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CANWARN 2021 Special Event

New RAC bulletin logo November 2019For immediate release:

Please register now at the link provided below.

Jason Tremblay, VE3JXT
RAC Community Services Officer

Radio Amateurs of Canada (RAC), the national association for Amateur Radio in Canada, is pleased to present a special event for Amateurs and non-Amateurs: CANWARN 2021 and Beyond.

CANWARN (CANadian Weather Amateur Radio Network) is a network of volunteer Amateur Radio operators who observe and report both winter and summer severe weather conditions.

In this special one-on-one session, Jason Tremblay, VE3JXT, RAC Community Services Officer, and Geoff Coulson, Warning Preparedness Meteorologist, will discuss the past, present and future of CANWARN – which like everything else has been impacted by the global pandemic.

Although formal training may not happen as often in the future due to resource pressures, online training materials and the continued interest of Amateur Radio clubs to set up CANWARN nets during potentially severe events will ensure the continuity of storm reporting through Amateur Radio for years to come.

Date: Wednesday, June 9

Time: 7 pm EDT

Cost: There is no registration fee for this event.

Who: This will be a behind the scenes look at the CANWARN program and it is open to everyone.

Who: This event is open to anyone who is interested in hearing more about CANWARN. It is not a training course, just a unique information event.

Registration: Please register now by clicking on the following link:

Geoff Coulson, Warning Preparedness Meteorologist:

“Geoff Coulson has been a Meteorologist for 37 years. He worked for Environment Canada for 35 of those years as an Operational Forecaster, Trainer, Outreach Officer and Warning Preparedness Meteorologist (WPM).

As a WPM, he provided a variety of clients with weather information from media to other levels of government and the private sector. He managed the CANWARN Storm Spotter Program in Ontario and sat on the Provincial Flood and Forecasting Committee for a number of years.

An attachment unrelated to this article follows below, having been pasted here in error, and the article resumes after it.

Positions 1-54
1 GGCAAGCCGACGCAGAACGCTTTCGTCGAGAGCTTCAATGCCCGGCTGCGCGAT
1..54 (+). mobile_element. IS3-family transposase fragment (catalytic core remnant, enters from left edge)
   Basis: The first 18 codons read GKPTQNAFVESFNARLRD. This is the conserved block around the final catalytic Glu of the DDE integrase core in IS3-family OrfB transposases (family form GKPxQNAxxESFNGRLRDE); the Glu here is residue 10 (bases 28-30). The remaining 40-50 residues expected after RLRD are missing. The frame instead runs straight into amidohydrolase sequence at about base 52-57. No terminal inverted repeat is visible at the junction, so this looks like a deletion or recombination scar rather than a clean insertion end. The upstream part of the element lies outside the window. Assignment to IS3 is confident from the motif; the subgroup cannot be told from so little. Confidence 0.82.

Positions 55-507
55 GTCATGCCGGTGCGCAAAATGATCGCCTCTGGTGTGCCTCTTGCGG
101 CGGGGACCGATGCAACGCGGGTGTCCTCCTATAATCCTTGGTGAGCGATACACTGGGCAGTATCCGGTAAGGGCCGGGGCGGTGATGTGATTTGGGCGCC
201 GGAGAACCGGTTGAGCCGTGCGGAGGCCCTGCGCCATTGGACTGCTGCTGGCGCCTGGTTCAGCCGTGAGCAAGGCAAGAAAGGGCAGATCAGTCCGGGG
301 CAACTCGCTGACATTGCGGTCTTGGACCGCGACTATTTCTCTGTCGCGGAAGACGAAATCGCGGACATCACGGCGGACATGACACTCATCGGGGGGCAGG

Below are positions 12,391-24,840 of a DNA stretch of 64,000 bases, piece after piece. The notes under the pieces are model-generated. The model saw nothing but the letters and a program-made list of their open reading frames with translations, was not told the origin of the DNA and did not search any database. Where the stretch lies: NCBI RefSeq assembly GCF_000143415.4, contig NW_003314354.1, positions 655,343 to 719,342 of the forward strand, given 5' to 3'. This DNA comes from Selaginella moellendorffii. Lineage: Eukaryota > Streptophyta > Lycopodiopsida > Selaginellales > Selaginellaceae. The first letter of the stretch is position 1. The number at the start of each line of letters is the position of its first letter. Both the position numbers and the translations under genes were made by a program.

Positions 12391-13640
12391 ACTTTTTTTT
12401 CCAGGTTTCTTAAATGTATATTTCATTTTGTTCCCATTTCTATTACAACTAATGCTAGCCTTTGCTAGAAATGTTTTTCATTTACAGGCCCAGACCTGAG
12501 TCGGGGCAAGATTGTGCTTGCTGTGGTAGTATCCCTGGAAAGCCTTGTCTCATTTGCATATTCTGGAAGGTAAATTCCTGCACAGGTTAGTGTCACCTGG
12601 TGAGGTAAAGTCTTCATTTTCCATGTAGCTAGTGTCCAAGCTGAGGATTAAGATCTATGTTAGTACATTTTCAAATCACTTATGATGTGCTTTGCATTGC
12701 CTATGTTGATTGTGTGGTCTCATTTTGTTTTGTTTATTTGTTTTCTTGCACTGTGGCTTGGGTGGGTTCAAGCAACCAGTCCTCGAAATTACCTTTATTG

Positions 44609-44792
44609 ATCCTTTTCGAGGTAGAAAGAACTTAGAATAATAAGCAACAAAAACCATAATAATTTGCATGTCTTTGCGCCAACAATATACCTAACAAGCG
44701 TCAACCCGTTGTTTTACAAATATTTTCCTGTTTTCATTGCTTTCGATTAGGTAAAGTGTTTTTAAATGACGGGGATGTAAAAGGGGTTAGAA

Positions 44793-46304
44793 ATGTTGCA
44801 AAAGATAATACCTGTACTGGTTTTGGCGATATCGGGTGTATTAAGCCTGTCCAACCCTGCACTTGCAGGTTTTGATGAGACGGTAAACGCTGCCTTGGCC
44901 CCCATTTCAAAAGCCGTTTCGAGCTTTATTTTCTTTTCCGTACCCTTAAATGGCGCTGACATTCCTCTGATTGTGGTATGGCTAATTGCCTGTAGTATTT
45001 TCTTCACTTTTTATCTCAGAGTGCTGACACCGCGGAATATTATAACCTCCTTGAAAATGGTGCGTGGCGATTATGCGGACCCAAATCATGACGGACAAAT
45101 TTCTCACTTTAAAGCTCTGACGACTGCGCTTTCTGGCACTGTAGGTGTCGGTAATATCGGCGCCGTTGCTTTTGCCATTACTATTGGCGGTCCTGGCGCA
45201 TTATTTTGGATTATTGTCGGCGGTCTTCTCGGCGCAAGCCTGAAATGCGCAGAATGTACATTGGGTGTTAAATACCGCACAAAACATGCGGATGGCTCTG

Since retirement, Geoff has continued to provide weather presentations and has returned to Environment Canada on a part-time basis to help with specific projects. Recently, he began to learn to play the digital piano. His wife is very happy the digital piano has a headphone jack.”

Jason Tremblay, VE3JXT, RAC Community Services Officer:

Jason Tremblay, VE3JXT, has served as RAC Community Services Officer since January 1, 2020. He received his Amateur Radio certification in 2014 and served as the Emergency Coordinator for the Barrie and South Simcoe ARES team for three years and as the District Emergency Coordinator for the Lakes District in Ontario for two years.

Jason’s focus has been on promoting and educating his local communities about Amateur Radio and the benefits of the service in our community. He previously served as the Director of Community Services for the Barrie Amateur Radio Club and served as its Vice-President, and worked with the public and community groups and other organizations for public and educational events.

Jason’s background is in Emergency Services and Security. He previously volunteered with St John Ambulance and with the Red Cross as an Instructor and a member of Disaster Services, where he “learned about working with others and the critical need for great support and defined training systems”.

Jason resides with his wife and family in Beeton, Ontario and is a member of the Barrie Amateur Radio Club.


Please stay tuned to this webpage for information about how to register.

For more information on the program, please visit the RAC CANWARN webpage.

Additional information about CANWARN

CANWARN (CANadian Weather Amateur Radio Network) is a network of volunteer Amateur Radio operators who observe and report both winter and summer severe weather conditions.

Severe storms can occur  at any time of the year. Spring and summer thunderstorms can flare up suddenly and race along at speeds in excess of 80 km/h. Large hail, damaging winds, flash floods and tornadoes are all linked to severe thunderstorms. Large-scale fall and winter storms can deliver significant impacts over a broad area. Heavy snow, freezing rain, rain and strong winds can occur with these storms.

CANWARN volunteers are trained to look for clues in the sky as to which spring and summer storms may produce damaging weather. They can also report information like hail size and any damage that has resulted from the passage of a storm. For fall and winter storms, CANWARN volunteers can report things like occurrences of freezing precipitation and snowfall amounts.

These volunteers come from all walks of life: Amateur Radio operators, first responders, government employees and members of the general public with an interest in providing a service to others.

Reports are passed on via Amateur Radio to a network controller who triages the reports and sends the significant ones on to the forecasters of the Ontario Storm Prediction Center in Toronto.

In Ontario, their reports are sent to the Ontario Storm Prediction Centre (OSPC) in Toronto through social media and/or a special email address. These timely reports can help the forecasters better understand the nature of a given storm and help to tailor the messages they send to the public about them.